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#202 robefc

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Posted 10 December 2012 - 22:40

In the races where he's been leading towards the end or when he has conceded that he was unlikely to gain positions, he's often turned down the revs and cruised to the finish line.



The regulations weren't as severe regarding gearbox and engine life in 07 and 08, so that may also have been a factor as you could simply change damaged or overstressed components earlier/more often. That still leaves '09 of course.

In any case, as several others have stated, it is hard to know to which extent the driver influences component life. But I think it is fairly obvious that the driver contribution is strictly more than 0 percent -- but whether it is 0.01, 0.1, 1 or even 10% ? I simply don't know.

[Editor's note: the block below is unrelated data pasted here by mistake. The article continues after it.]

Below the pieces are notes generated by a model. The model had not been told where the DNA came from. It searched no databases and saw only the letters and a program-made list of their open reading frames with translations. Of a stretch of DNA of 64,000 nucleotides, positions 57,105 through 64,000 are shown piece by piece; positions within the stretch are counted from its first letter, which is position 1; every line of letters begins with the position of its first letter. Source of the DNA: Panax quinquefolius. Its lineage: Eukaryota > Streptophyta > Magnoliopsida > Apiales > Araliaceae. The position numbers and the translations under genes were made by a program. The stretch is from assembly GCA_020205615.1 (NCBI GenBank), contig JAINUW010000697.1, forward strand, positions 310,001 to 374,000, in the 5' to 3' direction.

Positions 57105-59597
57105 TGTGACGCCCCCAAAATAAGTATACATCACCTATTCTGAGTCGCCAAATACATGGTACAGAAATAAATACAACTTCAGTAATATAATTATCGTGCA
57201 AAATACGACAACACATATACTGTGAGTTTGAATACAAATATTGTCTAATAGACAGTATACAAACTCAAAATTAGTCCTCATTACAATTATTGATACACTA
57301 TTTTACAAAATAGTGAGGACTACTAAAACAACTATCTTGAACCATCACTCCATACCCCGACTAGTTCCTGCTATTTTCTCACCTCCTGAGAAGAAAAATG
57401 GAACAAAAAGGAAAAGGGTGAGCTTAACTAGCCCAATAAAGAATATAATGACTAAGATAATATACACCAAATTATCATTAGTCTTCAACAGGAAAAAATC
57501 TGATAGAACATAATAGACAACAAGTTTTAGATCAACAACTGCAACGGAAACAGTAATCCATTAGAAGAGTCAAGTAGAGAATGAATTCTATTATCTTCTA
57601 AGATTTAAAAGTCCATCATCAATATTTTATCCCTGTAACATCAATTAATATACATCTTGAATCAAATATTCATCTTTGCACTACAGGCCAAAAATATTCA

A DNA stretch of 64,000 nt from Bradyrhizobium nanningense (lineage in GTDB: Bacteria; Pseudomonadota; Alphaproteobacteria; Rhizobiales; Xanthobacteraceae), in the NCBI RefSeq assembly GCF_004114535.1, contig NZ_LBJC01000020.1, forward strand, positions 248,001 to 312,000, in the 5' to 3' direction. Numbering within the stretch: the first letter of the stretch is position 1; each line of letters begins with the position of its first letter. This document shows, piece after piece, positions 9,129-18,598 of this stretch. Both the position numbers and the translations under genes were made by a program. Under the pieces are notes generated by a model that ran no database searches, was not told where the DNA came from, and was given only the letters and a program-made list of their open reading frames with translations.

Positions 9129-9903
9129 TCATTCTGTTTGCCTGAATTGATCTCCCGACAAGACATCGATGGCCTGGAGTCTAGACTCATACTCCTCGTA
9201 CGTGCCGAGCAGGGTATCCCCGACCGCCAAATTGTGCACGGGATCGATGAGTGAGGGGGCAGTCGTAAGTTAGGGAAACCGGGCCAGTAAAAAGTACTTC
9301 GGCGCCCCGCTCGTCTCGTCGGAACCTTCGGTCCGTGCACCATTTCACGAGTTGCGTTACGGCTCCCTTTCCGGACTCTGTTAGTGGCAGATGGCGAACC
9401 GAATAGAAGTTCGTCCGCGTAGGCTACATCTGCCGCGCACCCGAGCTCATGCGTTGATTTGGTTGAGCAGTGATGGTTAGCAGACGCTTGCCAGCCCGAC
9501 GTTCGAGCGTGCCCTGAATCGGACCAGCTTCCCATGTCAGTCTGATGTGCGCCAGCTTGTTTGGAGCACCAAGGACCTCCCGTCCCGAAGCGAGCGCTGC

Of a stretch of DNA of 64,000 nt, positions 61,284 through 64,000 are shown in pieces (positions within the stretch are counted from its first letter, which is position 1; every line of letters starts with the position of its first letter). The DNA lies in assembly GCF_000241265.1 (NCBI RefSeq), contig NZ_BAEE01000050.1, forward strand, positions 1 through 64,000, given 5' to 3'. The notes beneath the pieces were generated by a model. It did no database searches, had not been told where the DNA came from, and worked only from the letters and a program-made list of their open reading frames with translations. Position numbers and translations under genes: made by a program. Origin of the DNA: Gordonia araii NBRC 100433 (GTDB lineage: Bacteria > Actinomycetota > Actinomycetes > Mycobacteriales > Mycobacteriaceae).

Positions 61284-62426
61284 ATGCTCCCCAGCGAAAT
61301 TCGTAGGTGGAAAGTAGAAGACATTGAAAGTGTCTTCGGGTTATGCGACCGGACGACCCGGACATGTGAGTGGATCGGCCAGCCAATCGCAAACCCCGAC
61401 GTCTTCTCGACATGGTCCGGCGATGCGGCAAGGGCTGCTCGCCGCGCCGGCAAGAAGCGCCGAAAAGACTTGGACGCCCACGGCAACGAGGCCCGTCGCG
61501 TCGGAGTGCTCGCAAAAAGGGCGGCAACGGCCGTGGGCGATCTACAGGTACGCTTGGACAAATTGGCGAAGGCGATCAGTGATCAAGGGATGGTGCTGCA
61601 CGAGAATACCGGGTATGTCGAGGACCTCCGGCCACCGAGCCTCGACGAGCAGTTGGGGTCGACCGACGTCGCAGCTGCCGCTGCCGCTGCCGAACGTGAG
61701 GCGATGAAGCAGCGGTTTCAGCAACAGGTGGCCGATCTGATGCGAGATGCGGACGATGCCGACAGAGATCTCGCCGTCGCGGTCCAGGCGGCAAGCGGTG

Do I think Lewis has contributed more to his car failures than Jenson in their 3 years together? I'd be inclined to say more likely than not. But that is indeed only speculation based on the perception that Jenson generally strikes me as smoother and more careful/cautious/tidy in his approach to racing.


Everybody does that

Incidentally, in terms of DNFs has lewis had anymore than lewis due to unreliability? I think it was 13-8 LH to JB non finishes (JA's site) and I imagine Lewis has at least 5 more DNFs due to incidents that JB.

Doesn't take into account Barcelona or Japan 2010 or Japan and Korea this year mind.

#203 Rinehart

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Posted 10 December 2012 - 22:40

Has as been pointed out earlier Hamilton was driving far harder in 2007, 2008 and 2009 and wasn't having reliability problems, this is just all supposition to meet an agenda


Was he driving harder in those years?